VerbSap

Concise Prose. Enough Said.
purple feathers backround pattern




 

Communal Writing

The story below was our first experiment in group writing. VerbSap started the ball rolling with an opening paragraph and readers were invited to submit the subsequent paragraphs.

The final section was posted Feb. 18. All told, Out Cold was completed in just under a month by 11 writers. Thank you all for participating.

 

Out Cold


It was dark when he opened his eyes and, for a moment, he couldn't tell which way was up. (Editor)

It was like being rolled in a wave. He closed his eyes and let the dizziness pass. He took a breath and felt his chest rise and fall. He felt the ground cold against his back. He opened his eyes slowly. (Gary B., New York)

Stars wheeled above him and it came to him in a rush that a) they were beautiful, b) it was an unusually clear night and c) he was naked. He sat up slowly. Definitely in the middle of a field; definitely naked. And the sun was coming up. (Lacey V., Saratoga, CA.)

He stood slowly and took stock. His body seemed to be working: legs, arms, fingers. He was unmarked. Aside from a slight buzzing in his ears he was fine. Aside from not knowing where he was. Aside from not remembering his name. (Gary B., New York)

Phil? Miles? No, something with a 'B.' Bart? Brad? Brad sounded good, but for some reason he didn't think it was Brad. He was too skinny for a Brad and too pale. He touched the back of one hand with another. Not pale so much as blue. He wished the sun would rise faster. Bart? Biff? Bill? "Bill, Bill, Bill," he mumbled. "Billy-boy. William. Willie." He rubbed his rubbed his eyes with a blue-tinged knuckle. Bill would have to do. He wrapped his bluish arms around himself. "I'm Bill," he said. Now for some clothes. (Tucker G., Madison, WI)

The field was vast, cupped on two sides by low stony hills and, in the other directions, stretching to the horizon. Squinting, he thought he could see the faint line of a dirt road running at the foot of the hills and a mound that could have been a car. He headed toward it, his bare feet sinking into the soil. It was a car, a nice car, a car that looked like it would run. And in the keys were in the ignition. (Joyce C., San Francisco, CA)

Billy-Boy moved behind the wheel. The walk had warmed him, had left a sheen of sweat on his skin, and his butt cheeks stuck to the leather seat. He shifted and they made a sucking noise, like someone was removing a giant Band-Aid from his ass. He turned the key and the engine came to life. He should feel relieved, he thought. He should feel grateful. But all he felt was faintly removed, slightly dreamy. Naturally there was a car waiting for him. Naturally it ran. He opened the glove box, half expecting a plate of eggs and bacon. Maybe a steak sandwich. It was empty aside from a pair of sunglasses. He put them on and looked at himself in the mirror. A naked amnesiac in a Mustang convertible: hot stuff. (Guy V., Pittsburgh, PA)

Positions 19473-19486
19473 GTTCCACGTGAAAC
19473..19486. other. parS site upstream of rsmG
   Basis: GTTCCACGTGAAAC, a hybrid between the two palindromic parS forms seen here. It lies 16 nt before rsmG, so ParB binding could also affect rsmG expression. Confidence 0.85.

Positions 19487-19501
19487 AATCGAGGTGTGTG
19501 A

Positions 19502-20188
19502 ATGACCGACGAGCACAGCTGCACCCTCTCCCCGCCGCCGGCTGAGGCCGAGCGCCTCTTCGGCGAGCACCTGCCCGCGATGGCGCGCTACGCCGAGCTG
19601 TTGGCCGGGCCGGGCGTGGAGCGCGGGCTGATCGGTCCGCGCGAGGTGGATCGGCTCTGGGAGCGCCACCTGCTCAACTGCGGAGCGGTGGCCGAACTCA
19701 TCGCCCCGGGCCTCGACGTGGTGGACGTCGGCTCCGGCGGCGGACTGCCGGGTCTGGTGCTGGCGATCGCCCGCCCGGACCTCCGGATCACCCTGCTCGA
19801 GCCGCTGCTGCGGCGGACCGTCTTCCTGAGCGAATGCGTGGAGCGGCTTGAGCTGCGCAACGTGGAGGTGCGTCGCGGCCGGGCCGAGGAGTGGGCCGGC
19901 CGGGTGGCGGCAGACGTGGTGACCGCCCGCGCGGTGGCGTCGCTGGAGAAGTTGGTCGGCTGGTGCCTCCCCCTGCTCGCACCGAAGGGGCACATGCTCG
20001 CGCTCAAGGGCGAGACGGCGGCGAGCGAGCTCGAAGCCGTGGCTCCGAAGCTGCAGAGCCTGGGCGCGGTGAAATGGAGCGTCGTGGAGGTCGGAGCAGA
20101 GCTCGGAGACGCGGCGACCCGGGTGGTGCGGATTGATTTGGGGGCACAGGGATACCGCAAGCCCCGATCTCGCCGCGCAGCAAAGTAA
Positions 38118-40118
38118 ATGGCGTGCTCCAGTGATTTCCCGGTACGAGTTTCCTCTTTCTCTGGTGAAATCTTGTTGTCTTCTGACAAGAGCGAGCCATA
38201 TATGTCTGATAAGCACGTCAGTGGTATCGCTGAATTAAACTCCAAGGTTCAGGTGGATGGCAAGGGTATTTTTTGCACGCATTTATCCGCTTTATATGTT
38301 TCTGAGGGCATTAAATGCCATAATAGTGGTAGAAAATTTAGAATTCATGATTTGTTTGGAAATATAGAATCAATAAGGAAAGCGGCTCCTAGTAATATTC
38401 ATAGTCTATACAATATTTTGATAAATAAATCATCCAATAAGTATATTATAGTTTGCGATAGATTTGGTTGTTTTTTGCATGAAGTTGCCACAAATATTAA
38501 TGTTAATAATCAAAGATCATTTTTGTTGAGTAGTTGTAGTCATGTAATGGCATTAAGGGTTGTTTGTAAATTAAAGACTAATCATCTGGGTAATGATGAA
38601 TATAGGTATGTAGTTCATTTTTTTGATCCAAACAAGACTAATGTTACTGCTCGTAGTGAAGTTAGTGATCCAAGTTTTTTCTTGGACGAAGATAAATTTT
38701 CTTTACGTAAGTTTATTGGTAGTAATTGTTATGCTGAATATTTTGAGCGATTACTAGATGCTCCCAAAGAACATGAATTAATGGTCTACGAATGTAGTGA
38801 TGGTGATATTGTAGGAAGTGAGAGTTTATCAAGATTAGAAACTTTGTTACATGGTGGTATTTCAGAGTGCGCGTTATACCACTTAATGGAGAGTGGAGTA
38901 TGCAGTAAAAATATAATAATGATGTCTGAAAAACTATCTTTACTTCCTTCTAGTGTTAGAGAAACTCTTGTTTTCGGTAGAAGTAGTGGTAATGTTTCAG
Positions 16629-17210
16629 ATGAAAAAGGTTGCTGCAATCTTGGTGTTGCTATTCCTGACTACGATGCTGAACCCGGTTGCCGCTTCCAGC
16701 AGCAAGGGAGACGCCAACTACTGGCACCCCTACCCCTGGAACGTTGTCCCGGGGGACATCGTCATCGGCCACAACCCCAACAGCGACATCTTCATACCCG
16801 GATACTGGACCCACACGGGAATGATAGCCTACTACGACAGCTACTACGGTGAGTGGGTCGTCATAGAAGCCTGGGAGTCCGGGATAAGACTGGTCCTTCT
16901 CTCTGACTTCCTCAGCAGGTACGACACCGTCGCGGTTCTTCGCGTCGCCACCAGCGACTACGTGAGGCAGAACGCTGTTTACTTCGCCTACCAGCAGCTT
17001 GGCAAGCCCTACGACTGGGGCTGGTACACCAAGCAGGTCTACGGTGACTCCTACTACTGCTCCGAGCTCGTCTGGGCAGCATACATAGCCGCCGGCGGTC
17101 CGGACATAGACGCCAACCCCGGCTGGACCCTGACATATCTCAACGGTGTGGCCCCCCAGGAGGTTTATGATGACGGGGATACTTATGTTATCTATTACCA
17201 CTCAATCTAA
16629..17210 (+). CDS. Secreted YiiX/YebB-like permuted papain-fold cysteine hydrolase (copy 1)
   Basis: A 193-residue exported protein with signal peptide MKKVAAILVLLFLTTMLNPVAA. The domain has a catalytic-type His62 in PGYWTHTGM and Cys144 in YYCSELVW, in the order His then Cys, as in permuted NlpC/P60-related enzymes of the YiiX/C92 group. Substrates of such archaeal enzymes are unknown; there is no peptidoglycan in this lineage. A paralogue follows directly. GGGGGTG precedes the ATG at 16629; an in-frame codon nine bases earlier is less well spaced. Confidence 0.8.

He floored it. The road followed the edge of the field, a straight shot into nothing. The wind felt good.He rolled down the window and leaned his elbow on the sill, tilted his face to the sun. He hummed a song he couldn't name. "Ba ba baa, ba baa." The road unfolded, a flat pale ribbon, and he hummed. "Billy-Boy," he sang finally, "this fucking road will never end." As he mouthed it, a cloud appeared in the otherwise bare sky, on the lip of the receding horizon. Not a cloud so much a forest. Not a forest but a house. Not a house but a petrol pump and, next to it, a bench and an eski. And in the eski a beer, sweating, and a fried egg on a roll. "I think," he said to the nothingness as he chewed, "this is my favorite sandwich." (Neroli S., Adelaide, South Australia)

He swigged the beer and held the slippery bottle to his forehead. He heard a faint thrumming, an intermittent base, and moved the bottle away from his skin. The sound was still there. For a long time there was nothing to see, then there was a dot that swelled, gradually, and became a snail, became a goat, became a rider on a motorbike who pulled to a stop in front of him. Plastered in a fine layer of dirt, the rider eyed the beer. Billy-Boy held it close. On a hunch, he looked back in the eski. There was a second bottle. He tossed it. The rider pulled it spinning from the air and took a long pull. Her mouth was a wet red slit in the dirt mask. "Slow coach," she said finally. "I've been waiting." (Lee T., White Plains, New York)

Billy-Boy looked her up and down. Even wind-blown and plastered with dirt she looked fine. He was suddenly uncomfortably aware of being clothing-deprived. He snatched up the eski and upended it in his lap.